Pakistan's Supreme Court is considering corruption allegations against Prime Minister Nawaz Sharif, amid mounting pressure over his family's wealth.
The move comes after investigators said his family had failed to account for the source of its financial assets. The probe began when the Panama Papers leaks linked his children to offshore companies used to buy London flats. This fuelled suspicion the companies were used to launder ill-gotten wealth, claims Mr Sharif strenuously denies.
He says the properties in London were acquired legitimately and that he personally does not own them. But the issue is turning into a major challenge to him. Opposition groups accuse his family of using their political influence to amass wealth by unlawful means and are calling on him to resign. So far Sharif has refused, calling the investigators' report a compilation of "allegations and assumptions".
His decision to stay in power was endorsed by the federal cabinet last week. Hundreds of security personnel have been deployed around the Supreme Court, parts of which have also been fenced with barbed wire.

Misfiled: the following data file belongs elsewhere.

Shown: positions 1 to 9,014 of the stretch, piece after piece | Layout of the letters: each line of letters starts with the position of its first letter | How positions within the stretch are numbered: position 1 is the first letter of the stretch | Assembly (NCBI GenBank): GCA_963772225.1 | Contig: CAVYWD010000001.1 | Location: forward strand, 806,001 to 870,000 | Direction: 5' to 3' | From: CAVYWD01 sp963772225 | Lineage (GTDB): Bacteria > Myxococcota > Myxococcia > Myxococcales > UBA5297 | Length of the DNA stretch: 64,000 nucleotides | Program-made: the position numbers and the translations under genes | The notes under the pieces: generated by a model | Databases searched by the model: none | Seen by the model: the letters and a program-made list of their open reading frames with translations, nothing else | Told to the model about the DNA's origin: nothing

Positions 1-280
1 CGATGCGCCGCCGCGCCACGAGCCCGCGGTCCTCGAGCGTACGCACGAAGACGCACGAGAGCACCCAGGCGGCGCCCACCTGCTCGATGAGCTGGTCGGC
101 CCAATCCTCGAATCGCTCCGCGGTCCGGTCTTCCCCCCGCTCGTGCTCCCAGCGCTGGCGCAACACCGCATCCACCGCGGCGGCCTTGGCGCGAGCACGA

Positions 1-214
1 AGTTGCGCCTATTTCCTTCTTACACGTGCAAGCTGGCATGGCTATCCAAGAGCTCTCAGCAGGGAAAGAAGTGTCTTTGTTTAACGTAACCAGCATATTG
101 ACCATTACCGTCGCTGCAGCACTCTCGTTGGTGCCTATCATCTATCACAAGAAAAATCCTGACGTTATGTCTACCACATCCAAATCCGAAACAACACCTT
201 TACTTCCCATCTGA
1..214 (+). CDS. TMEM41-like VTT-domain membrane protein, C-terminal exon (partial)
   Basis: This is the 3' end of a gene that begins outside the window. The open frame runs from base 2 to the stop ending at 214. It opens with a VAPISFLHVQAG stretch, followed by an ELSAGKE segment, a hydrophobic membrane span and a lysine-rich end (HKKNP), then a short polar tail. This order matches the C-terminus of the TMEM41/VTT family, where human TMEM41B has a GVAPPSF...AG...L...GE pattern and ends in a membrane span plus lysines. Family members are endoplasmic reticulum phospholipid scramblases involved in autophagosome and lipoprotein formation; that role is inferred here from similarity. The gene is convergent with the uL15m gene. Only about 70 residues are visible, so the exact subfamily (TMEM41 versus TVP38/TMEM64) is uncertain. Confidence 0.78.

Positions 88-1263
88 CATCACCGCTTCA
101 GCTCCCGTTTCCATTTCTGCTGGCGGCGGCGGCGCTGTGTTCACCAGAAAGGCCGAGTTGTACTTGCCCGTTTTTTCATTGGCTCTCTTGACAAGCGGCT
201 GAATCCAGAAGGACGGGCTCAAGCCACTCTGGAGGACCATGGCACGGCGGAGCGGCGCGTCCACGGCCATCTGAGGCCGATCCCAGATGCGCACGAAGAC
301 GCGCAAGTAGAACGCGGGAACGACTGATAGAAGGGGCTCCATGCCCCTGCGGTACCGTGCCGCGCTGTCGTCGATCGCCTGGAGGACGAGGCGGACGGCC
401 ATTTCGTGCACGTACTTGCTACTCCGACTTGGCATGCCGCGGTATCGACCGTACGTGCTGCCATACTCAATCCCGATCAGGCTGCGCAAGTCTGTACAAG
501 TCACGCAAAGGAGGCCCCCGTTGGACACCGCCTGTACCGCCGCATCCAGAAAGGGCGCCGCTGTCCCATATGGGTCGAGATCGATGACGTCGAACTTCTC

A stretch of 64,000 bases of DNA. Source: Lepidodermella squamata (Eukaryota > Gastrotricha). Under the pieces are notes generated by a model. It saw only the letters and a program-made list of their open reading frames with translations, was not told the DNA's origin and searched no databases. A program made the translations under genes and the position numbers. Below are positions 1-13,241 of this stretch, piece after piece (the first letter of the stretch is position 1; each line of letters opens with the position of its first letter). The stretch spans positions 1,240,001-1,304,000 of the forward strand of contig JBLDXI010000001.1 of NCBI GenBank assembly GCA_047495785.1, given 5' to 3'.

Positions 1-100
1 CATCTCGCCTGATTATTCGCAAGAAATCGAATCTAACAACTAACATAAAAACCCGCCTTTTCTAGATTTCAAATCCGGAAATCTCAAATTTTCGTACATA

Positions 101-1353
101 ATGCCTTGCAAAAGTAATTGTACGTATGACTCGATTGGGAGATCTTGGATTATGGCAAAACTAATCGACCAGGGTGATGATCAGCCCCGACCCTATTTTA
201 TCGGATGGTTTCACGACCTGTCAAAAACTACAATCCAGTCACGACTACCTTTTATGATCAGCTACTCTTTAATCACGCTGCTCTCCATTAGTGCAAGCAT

The Joint Investigation Team (JIT), set up in April, says it has found "significant gaps/disparity among the known and declared sources of income and the wealth" accumulated by Sharif and his family.
It accuses Mr Sharif of concealing assets, overstating the wealth of his father with the aim of justifying his family's wealth, and of not reflecting in his wealth statement an "exorbitant hike" in his family's wealth.
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